La Definition will feature some unique solutions to tackle the limited availability of grid infrastructure in Lagos including a water recycling system that will reduce demand for borehole water by up to 80% through the use of rainwater and greywater.
An energy centre is also planned based on the gasification of sustainable waste streams to produce very clean synthesis gas that will generate electricity and heat for the development with zero CO2 emissions.
Facebook is wearing a new logo, a change the company said is meant to separate the wider corporation — and its subsidiaries like WhatsApp and Instagram — from the Facebook social network, sometimes known internally as the “big blue app.”
The move comes as Facebook faces criticism from lawmakers and advocates for its privacy practices, and concerns that the data collection that’s common on the Facebook platform may bleed over into its other businesses.
The new logo features plain capital letters, rather than the stylized blue “f” that has long been associated with the company.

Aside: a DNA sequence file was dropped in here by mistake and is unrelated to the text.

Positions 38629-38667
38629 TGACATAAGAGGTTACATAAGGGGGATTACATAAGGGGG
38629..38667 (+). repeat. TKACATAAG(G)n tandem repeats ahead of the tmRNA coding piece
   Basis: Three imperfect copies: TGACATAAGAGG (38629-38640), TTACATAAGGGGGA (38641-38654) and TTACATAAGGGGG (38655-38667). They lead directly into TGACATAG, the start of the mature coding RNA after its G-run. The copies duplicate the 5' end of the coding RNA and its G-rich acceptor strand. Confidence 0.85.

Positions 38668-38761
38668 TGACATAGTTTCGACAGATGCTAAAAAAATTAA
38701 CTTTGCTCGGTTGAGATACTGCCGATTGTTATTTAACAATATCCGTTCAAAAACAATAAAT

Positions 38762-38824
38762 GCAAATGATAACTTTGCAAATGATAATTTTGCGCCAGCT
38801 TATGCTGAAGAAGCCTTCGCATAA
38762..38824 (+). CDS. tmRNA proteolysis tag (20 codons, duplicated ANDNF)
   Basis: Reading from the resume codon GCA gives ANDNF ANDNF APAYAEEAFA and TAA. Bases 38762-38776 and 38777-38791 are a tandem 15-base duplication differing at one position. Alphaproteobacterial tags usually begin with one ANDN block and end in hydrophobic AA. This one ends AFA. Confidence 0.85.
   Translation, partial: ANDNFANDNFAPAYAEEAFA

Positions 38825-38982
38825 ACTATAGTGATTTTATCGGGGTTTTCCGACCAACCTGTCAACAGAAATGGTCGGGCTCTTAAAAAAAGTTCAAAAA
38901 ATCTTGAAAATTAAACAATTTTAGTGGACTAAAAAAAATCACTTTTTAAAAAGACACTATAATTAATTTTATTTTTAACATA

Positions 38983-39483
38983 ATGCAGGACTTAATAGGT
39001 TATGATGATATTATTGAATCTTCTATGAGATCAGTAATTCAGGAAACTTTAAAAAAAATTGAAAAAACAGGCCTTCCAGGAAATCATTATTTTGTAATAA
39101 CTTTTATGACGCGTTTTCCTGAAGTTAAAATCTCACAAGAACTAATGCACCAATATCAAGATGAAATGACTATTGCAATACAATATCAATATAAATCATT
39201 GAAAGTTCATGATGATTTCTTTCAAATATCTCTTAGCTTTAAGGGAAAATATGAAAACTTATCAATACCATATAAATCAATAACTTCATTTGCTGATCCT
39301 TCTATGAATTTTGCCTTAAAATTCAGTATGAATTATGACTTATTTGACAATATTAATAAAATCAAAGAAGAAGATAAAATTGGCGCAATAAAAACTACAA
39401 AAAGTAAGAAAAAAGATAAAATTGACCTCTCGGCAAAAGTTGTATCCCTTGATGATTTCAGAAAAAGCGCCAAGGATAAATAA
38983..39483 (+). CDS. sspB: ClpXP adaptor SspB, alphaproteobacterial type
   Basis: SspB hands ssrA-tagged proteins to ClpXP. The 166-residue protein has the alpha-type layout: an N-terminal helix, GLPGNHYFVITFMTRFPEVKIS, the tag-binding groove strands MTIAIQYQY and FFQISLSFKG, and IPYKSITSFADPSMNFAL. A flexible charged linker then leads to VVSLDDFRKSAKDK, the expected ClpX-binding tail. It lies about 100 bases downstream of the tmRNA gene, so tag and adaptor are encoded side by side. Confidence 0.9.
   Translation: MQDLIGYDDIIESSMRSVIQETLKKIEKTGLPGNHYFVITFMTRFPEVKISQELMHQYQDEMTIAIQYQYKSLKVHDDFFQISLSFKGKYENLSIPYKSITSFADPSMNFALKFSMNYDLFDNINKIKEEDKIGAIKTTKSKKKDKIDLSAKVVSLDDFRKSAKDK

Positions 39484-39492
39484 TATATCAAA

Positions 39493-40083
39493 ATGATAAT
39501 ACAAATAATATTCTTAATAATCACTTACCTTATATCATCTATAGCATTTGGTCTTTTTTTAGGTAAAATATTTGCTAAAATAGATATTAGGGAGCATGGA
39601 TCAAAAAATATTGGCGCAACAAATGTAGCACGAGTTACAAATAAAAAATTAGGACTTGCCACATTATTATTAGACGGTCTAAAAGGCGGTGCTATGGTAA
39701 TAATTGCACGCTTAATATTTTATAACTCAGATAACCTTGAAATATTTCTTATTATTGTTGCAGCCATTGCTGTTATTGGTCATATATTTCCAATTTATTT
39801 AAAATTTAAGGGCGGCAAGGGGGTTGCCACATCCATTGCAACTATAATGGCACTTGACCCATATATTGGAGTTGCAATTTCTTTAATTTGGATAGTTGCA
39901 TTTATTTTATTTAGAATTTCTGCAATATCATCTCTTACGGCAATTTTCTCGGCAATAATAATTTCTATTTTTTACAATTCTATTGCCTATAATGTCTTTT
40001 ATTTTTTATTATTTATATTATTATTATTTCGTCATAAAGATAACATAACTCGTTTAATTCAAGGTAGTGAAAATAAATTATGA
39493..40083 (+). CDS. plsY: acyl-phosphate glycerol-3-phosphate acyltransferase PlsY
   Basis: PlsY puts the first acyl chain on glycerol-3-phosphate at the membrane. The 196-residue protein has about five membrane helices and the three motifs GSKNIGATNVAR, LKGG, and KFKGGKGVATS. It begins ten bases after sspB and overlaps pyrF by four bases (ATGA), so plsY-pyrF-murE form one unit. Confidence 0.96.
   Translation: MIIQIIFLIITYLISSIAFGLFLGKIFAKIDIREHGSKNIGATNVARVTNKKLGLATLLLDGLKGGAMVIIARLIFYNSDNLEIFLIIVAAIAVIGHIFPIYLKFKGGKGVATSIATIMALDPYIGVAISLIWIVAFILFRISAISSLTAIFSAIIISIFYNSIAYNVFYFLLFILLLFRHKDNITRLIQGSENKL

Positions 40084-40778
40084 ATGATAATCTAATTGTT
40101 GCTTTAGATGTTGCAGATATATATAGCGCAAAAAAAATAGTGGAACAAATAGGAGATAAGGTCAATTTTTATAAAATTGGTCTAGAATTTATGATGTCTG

“Today, we’re updating our company branding to be clearer about the products that come from Facebook,” the company said in a blog post.
“People should know which companies make the products they use. Our main services include the Facebook app, Messenger, Instagram, WhatsApp, Oculus, Workplace, Portal and Calibra. These apps and technologies have shared infrastructure for years and the teams behind them frequently work together,” according to the company.
“Over the coming weeks, we will start using the new brand within our products and marketing materials, including a new company website.”
Some sections of the Lagos popular Balogun market have been razed by an inferno.
The Guardian reports that the market that houses various business ventures caught fire in the early hours of Tuesday.
The cause of the fire outbreak is still sketchy as at the time of filing this report.
Balogun market is one of the busiest and biggest in the state.